STOP is a Range command. If you hear it, everyone must stop shooting immediately.

The reasons for a STOP being called can be many. but generally this is when safety could be compromised and everyone needs to stop firing and make the rifles safe.

So when you hear STOP, attempt to switch the safety to Safe (you may be at a stage in your shooting where this can’t be done – that’s ok.  But you must attempt to switch to Safe)

Put the rifle down immediately, bolt facing up.

Move your hands WELL AWAY from the rifle so it can be clearly seen by the RCO, and keep them still.

Wait for further instructions from the RCO.

If the problem is solved and the RCO is happy to continue, you will hear “Take up the rifle and carry on

Note: This may be difficult to do during your DFTT test, but on the Range, if you remember the exact state you rifle is in, and where you were in the shooting sequence when STOP is called, you will know from which point to continue. So if you can, take a mental note.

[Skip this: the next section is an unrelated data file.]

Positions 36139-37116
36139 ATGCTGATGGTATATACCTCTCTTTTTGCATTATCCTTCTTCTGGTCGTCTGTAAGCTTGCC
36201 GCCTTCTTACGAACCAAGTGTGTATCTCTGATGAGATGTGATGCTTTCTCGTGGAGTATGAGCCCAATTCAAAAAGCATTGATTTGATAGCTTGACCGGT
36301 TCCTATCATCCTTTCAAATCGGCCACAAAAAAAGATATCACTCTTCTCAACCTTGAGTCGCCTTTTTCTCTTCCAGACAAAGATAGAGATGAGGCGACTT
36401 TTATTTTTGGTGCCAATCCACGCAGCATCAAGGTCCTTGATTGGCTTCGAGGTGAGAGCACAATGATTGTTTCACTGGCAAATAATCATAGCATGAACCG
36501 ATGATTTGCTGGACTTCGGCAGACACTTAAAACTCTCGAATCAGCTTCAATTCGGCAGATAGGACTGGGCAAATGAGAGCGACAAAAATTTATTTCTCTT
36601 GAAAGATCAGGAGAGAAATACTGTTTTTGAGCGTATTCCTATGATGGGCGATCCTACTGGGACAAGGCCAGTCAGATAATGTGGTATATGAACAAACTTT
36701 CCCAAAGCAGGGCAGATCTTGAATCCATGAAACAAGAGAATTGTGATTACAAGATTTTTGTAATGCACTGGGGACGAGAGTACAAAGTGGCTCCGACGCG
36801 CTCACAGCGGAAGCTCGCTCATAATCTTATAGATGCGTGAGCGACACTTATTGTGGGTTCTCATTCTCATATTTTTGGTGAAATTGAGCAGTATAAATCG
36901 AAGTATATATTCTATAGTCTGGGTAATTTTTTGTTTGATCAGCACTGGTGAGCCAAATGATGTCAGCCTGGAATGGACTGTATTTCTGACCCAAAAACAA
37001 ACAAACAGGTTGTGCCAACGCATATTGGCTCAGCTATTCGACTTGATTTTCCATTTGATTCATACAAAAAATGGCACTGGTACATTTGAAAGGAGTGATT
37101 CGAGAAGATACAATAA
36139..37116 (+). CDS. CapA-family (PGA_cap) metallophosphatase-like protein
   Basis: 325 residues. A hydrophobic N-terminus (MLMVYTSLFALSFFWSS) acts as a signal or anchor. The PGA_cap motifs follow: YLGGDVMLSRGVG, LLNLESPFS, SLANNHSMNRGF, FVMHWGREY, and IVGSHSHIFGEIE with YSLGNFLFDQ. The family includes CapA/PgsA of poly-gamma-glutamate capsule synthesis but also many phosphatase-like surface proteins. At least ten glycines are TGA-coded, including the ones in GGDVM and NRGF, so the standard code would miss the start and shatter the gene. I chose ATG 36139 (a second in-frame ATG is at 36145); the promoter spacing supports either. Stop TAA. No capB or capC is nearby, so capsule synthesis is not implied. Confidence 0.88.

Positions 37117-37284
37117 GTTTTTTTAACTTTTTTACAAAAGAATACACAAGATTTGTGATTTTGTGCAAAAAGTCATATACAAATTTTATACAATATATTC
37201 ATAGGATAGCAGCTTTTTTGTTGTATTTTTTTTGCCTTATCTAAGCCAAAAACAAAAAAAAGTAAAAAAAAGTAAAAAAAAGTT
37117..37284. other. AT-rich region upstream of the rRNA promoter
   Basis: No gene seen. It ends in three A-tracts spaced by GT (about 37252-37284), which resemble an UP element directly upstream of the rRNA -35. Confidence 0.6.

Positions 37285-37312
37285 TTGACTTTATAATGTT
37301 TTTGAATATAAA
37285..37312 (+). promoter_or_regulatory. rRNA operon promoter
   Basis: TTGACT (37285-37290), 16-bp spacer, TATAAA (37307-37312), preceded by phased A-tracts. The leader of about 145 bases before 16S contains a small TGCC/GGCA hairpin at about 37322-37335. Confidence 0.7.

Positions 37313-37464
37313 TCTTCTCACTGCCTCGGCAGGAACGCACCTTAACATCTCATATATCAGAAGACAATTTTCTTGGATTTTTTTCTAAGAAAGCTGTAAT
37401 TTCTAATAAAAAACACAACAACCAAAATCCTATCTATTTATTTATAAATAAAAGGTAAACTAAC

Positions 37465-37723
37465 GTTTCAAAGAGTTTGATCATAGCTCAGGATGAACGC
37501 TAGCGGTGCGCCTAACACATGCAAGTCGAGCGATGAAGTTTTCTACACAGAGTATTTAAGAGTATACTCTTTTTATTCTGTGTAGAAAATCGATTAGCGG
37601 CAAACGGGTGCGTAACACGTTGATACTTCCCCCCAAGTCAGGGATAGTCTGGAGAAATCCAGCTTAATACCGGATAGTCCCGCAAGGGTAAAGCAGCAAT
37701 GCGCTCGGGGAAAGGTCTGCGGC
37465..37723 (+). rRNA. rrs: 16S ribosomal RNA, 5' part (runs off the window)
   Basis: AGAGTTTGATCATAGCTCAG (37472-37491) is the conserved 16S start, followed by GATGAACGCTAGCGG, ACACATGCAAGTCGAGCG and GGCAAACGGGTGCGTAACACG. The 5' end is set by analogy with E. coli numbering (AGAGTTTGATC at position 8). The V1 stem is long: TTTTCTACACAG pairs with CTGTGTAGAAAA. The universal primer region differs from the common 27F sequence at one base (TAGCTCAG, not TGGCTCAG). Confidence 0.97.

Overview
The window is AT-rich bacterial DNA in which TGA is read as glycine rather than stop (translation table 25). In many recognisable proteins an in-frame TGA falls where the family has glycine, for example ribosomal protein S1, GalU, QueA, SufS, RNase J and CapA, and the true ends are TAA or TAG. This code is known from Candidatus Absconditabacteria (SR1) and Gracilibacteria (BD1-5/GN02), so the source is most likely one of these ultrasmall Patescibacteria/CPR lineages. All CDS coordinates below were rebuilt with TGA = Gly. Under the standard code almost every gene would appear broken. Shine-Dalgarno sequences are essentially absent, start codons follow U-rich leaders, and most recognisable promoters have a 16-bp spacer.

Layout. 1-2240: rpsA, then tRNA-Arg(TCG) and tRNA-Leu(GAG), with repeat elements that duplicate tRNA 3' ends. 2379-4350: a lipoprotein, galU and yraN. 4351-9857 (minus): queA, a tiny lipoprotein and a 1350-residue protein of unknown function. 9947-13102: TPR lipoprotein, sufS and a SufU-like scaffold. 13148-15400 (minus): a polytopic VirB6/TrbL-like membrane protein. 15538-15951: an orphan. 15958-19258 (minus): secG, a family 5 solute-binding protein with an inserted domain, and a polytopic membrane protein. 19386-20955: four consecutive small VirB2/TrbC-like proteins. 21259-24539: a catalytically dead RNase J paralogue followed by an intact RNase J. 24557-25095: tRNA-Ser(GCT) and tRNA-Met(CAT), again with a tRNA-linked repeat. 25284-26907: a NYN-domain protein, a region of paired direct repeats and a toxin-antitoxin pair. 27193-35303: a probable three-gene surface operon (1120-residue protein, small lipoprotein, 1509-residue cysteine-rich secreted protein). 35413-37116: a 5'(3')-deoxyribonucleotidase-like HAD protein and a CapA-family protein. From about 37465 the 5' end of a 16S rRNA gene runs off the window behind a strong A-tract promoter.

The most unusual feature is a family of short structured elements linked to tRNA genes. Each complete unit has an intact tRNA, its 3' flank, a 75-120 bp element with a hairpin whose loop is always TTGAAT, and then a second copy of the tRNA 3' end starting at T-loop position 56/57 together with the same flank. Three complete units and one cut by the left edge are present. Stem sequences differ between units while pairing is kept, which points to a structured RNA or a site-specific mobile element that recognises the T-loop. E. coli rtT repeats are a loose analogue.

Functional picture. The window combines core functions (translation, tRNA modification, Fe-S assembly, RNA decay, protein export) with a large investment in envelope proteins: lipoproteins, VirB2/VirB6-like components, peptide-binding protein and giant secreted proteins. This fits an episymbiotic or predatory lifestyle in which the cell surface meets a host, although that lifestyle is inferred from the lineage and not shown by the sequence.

16. Take up the rifle and carry on

When the RCO is happy everything is safe and shooting can begin again, the command “Take up the rifle and carry on” is given.

If you remembered the exact point at which you put the rifle down, you can continue. If you have forgotten, you may have a situation where you have a misfire because you hadn’t cycled the bolt to bring the next bullet into the chamber. 

As part of the DFTT test, pick the rifle up, set the Safety catch to Fire, and continue your routine.

17. Unload

To unload the rifle, remove the magazine, open the action/bolt fully to the rear and do your three point check to ensure no bullet is left behind – do this check visually and with your finger, as before.

And return the master hand to the small of the butt.